Remaster the Golden Record

Remaster the Golden Record

Grade Level



15 min - 1 hr


English Language Arts

Nearly 40 years ago, two Voyager spacecraft left Earth. The craft carried golden records containing sounds and images portraying the diversity of life and culture on Earth. These recorded artifacts included a diagram of DNA, greetings in 55 languages, a map of our solar system’s position relative to stellar landmarks, Louis Armstrong’s “Melancholy Blues,” and even the sound of a kiss.

The Golden Record is an interstellar greeting and time capsule. Its intended recipient? Any intelligent extraterrestrial life form—or future human—who may find it.

But that was 40 years ago. Culture and technology don’t stand still. If humanity were to send another Golden Record to the stars today, what would it contain?

Warm Up

  • If you had to choose five pieces of media (images, videos, music, sound) to represent yourself, what would they be?
  • Think about the items you chose. How do they explain what it means to be you? What message do you hope they convey to the recipient?

Activity Resources

Click on the image above to explore the Golden Record.
  • Explore the Science Friday Golden Record site:
    • Watch the 360 video “The Golden Record, Decoded.” Video Transcript (PDF)
      Note: 360 videos can be explored using a VR device, like Google Cardboard.
    • Listen to the interview in which Science Friday spoke with two of the Golden Record’s curators—SETI researcher Frank Drake and writer Ann Druyan—about creating this enduring testament to Earth. Audio Transcript (PDF)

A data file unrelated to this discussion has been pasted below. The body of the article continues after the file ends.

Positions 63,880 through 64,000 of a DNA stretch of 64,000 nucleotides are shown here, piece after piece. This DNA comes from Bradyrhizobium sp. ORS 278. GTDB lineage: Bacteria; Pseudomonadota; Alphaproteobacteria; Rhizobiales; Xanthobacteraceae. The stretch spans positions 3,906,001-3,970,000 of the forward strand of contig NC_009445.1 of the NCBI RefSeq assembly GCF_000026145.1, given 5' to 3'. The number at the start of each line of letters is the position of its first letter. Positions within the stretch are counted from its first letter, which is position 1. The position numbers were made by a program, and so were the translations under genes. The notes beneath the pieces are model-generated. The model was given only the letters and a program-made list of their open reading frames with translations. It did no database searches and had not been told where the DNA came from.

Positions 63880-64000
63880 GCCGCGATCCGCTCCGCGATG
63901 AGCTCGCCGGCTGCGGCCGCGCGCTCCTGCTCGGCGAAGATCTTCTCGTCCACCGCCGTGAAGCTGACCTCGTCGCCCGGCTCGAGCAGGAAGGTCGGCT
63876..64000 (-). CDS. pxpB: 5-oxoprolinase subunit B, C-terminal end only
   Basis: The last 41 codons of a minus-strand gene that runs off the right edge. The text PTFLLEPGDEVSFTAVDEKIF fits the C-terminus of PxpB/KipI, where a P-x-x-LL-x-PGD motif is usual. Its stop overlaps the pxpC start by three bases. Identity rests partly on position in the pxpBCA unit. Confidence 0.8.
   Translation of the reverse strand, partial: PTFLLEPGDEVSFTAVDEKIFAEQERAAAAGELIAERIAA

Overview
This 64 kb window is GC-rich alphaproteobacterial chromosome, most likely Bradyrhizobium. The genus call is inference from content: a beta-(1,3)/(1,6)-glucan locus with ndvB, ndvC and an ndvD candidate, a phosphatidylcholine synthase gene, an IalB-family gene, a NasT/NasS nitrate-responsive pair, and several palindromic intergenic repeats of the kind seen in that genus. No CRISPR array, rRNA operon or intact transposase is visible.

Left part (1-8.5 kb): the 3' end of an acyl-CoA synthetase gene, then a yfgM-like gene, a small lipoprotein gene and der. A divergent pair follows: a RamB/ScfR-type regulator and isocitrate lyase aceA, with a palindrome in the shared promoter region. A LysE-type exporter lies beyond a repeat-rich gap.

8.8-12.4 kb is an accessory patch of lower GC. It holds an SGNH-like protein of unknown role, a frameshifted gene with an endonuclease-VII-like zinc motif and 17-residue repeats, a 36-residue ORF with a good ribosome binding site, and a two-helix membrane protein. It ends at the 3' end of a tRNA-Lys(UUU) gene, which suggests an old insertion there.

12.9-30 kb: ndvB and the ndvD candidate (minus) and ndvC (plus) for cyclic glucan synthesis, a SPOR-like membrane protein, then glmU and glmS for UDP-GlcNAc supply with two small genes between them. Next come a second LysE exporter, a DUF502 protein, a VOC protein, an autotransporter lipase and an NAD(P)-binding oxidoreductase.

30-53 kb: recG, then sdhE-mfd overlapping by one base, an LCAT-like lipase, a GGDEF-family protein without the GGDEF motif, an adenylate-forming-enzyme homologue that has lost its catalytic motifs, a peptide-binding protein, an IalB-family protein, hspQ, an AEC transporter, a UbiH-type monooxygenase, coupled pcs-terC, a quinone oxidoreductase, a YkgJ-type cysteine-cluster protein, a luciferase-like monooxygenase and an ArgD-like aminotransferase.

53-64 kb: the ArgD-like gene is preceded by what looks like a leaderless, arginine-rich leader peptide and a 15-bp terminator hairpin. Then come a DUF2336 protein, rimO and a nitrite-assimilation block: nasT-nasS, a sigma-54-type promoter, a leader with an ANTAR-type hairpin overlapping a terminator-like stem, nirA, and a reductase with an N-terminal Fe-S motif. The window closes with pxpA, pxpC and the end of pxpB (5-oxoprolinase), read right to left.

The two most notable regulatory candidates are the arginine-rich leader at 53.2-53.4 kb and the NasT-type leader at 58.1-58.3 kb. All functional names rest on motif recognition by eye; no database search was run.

• Read this explainer about contents of the original record and where the Voyager satellites are now.
  • Explore the contents of the original Golden Record through NASA’s list of images, greetings, sounds, and music.

Discussion Questions

  • Using Science Friday’s 360 Golden Record video, look through images on the Golden Record. Choose two or three and explain why you think they were selected as a way to represent the diversity of life on Earth.
  • Look through the list of the record’s contents and evaluate. Do you think the Golden Record contains a fair representation of the diversity of life on Earth? Where do you think there is room for improvement?
  • The Golden Record you just analyzed was created nearly 40 years ago, in 1977! Culture and technology don’t stand still. If humanity were to send another Golden Record to the stars, what would it contain? Working with your group, remaster the Golden Record by creating your own record that represents the Earth of today.
    • Decide which elements of the original Golden Record need to be updated or replaced, and indicate that on your worksheet or poster.
    • Recommend at least five selections for the record. These selections can be images, sounds, music, text, or other information.

Student Writing Prompt

Culture and technology don’t stand still. If humanity were to send another Golden Record to the stars, what would it contain? Make a recommendation for one new selection to go on a new Golden Record. Explain why you selected that item, how it helps to represent humanity or the diversity of life on Earth, and why it is a better representation than another item (you can choose) featured on the current record.

Writing responses should:

— Describe the selection to go on the record.
— Create a claim for that item’s inclusion on the new Golden Record.
— Defend against a counterclaim. Why should this new selection replace an existing item on the record?

Did your students remaster the Golden Record? Let us know about it! Tweet @scifri or email us at

More Golden Record Resources


Educator's Toolbox

Meet the Writer

About Xochitl Garcia

Xochitl Garcia is Science Friday’s education program assistant. She is a former teacher who loves hanging out with her fat-tailed gecko, which, despite the efforts of students, family, friends, and a fantasy football league to name it, is still only referred to as “the gecko.”

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